An Ohio courtroom became a stage for legal theater Tuesday when the judge presiding over the arraignment of a confessed drunken driver expressed frustration at the glut of news reporters huddled behind the defendant and abruptly postponed the proceeding.
Just minutes after Matthew Cordle, 22, shuffled into the courtroom in handcuffs, Franklin County Judge Julie Lynch dismissed the court proceeding as "nothing unusual" and appeared irritated by the throng of media who had descended on her Columbus courthouse.
The judge then unexpectedly postponed the arraignment to Wednesday, saying normal court procedures weren't being followed.
"I'm sorry you all came to this whole, big thing," Lynch told reporters, perhaps sarcastically.
"If we do not remain an independent judiciary with three branches of government, then we are doomed," Lynch said forcefully before exiting the courtroom — leaving those in attendance visibly confused.
Lynch said the type of hearing Cordle's lawyers requested typically happens on Wednesdays — and she wasn’t going to make an exception, according to the Associated Press.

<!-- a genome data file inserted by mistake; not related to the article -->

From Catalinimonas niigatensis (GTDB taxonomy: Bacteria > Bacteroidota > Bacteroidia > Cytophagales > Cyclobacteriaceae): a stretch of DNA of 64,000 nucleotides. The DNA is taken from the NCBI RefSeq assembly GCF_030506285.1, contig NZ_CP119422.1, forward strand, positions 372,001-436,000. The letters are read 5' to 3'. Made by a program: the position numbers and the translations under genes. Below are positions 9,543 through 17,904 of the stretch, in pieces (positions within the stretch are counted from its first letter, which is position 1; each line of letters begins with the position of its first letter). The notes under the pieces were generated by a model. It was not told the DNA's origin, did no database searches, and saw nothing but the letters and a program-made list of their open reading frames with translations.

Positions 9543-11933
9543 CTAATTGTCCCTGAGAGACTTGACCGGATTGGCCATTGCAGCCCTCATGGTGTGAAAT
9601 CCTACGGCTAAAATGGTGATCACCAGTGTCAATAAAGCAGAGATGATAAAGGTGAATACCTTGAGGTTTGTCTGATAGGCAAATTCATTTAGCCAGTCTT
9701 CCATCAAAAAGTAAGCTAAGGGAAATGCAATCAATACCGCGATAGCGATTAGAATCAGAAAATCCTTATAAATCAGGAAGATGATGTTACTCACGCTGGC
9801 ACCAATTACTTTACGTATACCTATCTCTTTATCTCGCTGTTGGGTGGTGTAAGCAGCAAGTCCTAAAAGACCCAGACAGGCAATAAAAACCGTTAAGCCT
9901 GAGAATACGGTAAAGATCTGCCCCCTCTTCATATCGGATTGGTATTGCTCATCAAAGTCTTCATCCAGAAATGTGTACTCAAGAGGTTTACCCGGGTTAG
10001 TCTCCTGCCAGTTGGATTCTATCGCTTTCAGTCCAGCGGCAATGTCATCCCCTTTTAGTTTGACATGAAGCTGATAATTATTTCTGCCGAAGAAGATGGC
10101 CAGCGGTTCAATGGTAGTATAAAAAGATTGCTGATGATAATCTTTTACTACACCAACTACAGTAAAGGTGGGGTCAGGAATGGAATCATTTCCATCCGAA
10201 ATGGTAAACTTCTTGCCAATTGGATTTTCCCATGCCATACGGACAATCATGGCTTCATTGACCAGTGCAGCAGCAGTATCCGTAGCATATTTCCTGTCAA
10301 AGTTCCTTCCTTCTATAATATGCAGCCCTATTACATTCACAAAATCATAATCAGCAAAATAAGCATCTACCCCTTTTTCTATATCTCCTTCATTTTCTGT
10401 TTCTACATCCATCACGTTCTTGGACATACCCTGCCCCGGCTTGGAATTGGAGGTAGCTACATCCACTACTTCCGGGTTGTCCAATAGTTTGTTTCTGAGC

Cordle’s lawyers denied allegations that they had attempted to get the case before Lynch, a process known as "judge shopping," which is prohibited by court regulations, according to the AP.
They said they intend to go forward with their client’s wishes to plead guilty as soon as possible. His new arraignment is scheduled for 1:30 pm Wednesday.
Cordle captured national attention after uploading a video to YouTube in which he confesses to allegedly striking with his car and killing a 61-year-old veteran after a night of heavy drinking. In the much-circulated video, he begs viewers to never drink and drive.
Lynch said Tuesday that the "court has not seen the YouTube video."
Cordle was officially indicted Monday on charges of aggravated vehicular homicide and operating a vehicle under the influence of alcohol of drugs.
Cordle turned himself in at the Franklin County jail at about 1:15 p.m. Monday, his defense attorney George Breitmayer III told NBC News.
Breitmayer said Cordle would plead not guilty at arraignment, but once a judge is assigned to the case, the defense will change the plea to guilty. If convicted, Cordle faces a maximum sentence of 8 1/2 years in prison, the prosecutor said.
Cordle’s 3 1/2 minute video confession, which went viral after it was released Sept. 3, begins with a pixelated image of his face as he states with a disguised voice, “I killed a man.”
The victim's daughter, Angela Canzani, told NBC News that she believes Cordle is attempting to mitigate punishment with the video.
Cordle is currently being held at the Franklin County Corrections 1 facility in Columbus.
The Associated Press contributed to this report.
First published September 10 2013, 12:28 PM